Already sideways highlighted by Jennifer last week, Nature Ecology and Evolution have published a list of the 100 articles every ecologist should read. Many critical notes have followed (have a look for yourself); for example on how the list has been compiled, the average age of the listed paper (c. 38 years old), its gender bias, etc. I am excited to read these critiques and look forward to an alternative list that also reflects recent advances in ecology; one that I am almost certain will be a lot more inclusive.
Hot off the press, this paper by Ramirez and her colleagues (which provides a roadmap on how to answer important ecological questions with highly variable microbial sequence data) might make it on such list!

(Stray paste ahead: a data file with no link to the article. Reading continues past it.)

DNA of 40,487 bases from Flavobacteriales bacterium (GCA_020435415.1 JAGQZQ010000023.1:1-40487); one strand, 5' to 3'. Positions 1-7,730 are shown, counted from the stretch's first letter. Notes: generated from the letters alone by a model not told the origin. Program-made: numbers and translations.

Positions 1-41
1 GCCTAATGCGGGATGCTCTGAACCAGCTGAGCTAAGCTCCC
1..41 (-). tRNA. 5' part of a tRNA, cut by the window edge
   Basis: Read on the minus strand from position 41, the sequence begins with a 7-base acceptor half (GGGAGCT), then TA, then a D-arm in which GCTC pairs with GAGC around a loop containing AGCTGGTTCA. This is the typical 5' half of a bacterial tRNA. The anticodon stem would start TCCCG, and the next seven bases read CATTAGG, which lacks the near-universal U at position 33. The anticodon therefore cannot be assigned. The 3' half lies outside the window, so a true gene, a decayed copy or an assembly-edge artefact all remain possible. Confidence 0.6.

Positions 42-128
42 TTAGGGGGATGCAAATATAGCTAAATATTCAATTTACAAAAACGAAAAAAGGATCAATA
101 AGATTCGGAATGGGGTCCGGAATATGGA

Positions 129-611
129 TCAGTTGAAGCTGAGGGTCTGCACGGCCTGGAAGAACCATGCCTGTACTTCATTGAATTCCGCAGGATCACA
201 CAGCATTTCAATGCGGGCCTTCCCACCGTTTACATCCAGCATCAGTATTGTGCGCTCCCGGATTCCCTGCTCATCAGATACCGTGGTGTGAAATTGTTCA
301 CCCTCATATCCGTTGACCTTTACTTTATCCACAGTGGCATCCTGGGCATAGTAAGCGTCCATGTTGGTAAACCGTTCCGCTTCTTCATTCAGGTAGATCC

And another candidate paper for the list: Wubs and Bezemer use an elegant but simple experimental design to show that soil conditioned by multiple plant species results in a more balanced (i.e. more even) plant community, as compared to soil condition by single plants.
And now for something completely different: Do you have a hilarious ecological story to tell? Sign up for the Science Slam at the Ecology Across Borders conference in Ghent.
Enjoy your week,
Bjorn Robroek is the blog editor for Functional Ecologists.